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No, seriously. I can't think of a single abbreviation that's longer than the actual word. Why isn't "abbreviation" nice and short like the word "terse"?

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    I'm confused. "Abbreviation" is not an abbreviation, so why would you expect it to be short? Words don't normally resemble the things they describe. Lingustic signs are mostly arbitrary. – herisson Apr 25 '16 at 15:22
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    Start from "brevis" (latin for "short", also the root of "brief"); add "ad-" and convert to "breviare" to make it "abbreviare", a verb meaning "to shorten"; then convert to a noun by adding "-ionem" on the end (getting "abbreviationem") to mean "something that has been shortened". Then cut off the -em for French or English, and there you go. – Hellion Apr 25 '16 at 15:26
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    And if you try to make a noun out of "terse", you'll get something like "tersification", which is actually 1 letter longer than "abbreviation". – Hellion Apr 25 '16 at 15:30
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    As @sumelic points out, abbreviation is not an abbreviation. The abbreviation for abbreviation can be as short as [abbr][1]. Conversely, the word long isn't particularly long; it is even shorter than short. +1 to Hellion's comment about the derivation of the word. – Lawrence Apr 25 '16 at 15:30
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    On the other hand, prolix seems a remarkably concise way to say "marked by or using an excess number of words." – Sven Yargs Apr 25 '16 at 18:13
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Because our short words come from German and French and describe things that farmers and sailors and priests and their Norman overlords were doing and working with in the Middle Ages.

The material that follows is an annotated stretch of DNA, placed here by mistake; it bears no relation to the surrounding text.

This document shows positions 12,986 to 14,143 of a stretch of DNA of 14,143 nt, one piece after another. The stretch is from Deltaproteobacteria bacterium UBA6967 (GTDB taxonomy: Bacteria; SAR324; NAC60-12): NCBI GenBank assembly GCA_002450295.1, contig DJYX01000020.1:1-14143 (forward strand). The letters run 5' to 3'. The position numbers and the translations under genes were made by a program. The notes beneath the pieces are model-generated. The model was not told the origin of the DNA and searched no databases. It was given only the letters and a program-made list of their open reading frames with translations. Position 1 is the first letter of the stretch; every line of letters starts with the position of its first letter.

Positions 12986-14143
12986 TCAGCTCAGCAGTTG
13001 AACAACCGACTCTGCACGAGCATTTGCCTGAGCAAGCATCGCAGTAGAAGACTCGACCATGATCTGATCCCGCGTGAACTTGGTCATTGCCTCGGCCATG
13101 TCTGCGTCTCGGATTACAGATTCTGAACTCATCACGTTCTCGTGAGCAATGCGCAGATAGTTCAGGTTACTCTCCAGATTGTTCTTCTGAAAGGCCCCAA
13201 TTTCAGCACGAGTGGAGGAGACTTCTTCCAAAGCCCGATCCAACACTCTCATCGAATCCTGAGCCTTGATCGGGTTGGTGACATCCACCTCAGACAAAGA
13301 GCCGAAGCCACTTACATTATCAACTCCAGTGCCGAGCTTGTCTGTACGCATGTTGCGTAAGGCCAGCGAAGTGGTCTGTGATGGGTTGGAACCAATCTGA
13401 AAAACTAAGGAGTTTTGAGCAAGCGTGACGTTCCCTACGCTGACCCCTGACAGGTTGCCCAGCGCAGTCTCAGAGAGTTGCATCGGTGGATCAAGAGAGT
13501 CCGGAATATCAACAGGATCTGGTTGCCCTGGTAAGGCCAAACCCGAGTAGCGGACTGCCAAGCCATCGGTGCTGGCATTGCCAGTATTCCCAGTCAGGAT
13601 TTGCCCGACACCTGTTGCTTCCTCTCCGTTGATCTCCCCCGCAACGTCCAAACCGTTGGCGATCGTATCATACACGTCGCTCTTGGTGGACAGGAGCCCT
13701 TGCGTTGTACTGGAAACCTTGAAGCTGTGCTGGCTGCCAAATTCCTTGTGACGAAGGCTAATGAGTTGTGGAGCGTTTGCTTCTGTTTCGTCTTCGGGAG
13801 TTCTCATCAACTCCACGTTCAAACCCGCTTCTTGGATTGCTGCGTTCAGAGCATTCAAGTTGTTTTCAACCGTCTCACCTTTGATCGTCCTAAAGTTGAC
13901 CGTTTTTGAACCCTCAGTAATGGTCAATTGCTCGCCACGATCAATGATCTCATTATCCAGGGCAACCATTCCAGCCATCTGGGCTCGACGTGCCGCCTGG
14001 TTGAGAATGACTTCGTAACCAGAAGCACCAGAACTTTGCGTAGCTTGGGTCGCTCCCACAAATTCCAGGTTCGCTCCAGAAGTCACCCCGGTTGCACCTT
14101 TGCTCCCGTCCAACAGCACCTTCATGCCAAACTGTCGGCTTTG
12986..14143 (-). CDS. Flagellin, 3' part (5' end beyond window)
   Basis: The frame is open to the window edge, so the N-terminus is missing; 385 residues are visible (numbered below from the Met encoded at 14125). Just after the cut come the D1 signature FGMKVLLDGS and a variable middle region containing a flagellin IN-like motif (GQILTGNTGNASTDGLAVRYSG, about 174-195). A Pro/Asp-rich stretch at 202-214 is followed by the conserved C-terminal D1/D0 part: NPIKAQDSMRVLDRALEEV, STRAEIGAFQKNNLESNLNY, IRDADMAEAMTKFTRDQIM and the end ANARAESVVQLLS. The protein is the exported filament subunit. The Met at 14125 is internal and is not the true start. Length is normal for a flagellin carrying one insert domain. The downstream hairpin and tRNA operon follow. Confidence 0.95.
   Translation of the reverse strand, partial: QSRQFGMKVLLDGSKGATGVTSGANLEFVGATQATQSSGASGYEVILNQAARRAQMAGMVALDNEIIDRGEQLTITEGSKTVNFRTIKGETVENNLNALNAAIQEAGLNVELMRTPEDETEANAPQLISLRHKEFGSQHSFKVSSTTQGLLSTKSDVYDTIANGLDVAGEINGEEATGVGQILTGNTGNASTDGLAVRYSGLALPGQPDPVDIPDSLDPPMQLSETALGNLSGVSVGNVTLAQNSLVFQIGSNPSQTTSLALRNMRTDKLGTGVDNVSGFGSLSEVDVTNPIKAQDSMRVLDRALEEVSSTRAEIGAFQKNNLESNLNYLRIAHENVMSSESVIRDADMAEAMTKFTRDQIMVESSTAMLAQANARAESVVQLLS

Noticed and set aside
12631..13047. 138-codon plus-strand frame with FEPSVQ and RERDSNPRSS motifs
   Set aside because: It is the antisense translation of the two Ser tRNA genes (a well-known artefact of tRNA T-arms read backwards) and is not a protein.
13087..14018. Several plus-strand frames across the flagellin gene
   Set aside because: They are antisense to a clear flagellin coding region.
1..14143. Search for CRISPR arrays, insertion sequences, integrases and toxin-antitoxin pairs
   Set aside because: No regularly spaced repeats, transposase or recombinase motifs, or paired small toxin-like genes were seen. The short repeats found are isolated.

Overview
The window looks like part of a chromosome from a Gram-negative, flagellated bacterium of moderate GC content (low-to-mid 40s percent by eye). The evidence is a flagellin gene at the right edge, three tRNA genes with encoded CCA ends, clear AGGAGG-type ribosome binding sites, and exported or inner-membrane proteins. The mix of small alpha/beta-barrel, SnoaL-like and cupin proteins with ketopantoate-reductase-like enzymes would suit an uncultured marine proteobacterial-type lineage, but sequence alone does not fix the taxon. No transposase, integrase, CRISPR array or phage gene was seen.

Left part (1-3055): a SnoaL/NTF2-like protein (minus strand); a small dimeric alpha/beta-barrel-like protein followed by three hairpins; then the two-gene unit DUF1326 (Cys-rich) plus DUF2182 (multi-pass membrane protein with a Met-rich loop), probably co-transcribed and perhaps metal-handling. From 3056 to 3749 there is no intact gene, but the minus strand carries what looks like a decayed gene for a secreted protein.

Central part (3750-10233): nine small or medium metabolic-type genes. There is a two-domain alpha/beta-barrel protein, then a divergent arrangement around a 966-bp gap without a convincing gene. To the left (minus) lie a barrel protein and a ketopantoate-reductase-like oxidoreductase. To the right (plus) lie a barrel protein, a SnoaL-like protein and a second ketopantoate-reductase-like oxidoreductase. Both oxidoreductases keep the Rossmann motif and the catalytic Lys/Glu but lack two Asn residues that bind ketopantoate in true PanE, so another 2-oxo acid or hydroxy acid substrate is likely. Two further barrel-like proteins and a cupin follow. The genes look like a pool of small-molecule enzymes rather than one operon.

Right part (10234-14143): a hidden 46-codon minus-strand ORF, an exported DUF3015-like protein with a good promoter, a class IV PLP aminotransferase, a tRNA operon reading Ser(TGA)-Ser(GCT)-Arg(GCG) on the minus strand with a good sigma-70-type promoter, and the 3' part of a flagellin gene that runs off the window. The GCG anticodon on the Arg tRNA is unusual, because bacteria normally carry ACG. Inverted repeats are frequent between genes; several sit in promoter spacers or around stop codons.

The only one of those groups who needed a word for "a shorter way to write something" were the priests, who were the only ones who wrote much of anything at all. Since Chinese characters developed in China, not Italy, they chose to use Latin in order to make themselves understood across Europe's variety of local spellings and languages.

Latin doesn't cotton with short terms: it uses a welter of prefixes and suffixes to get its point across. We still use the Latin term abbreviation because shortening isn't much shorter and has other uses and wordshortening is even longer.

  • "Abbreviation" comes from French (although it's also been influenced some by Latin in spelling and pronunciation). Not too many words in English come directly from German; the ones that do don't seem to be short in general (they include schadenfreude, doppelgänger, hamburger, poltergeist). – herisson Apr 25 '16 at 18:19

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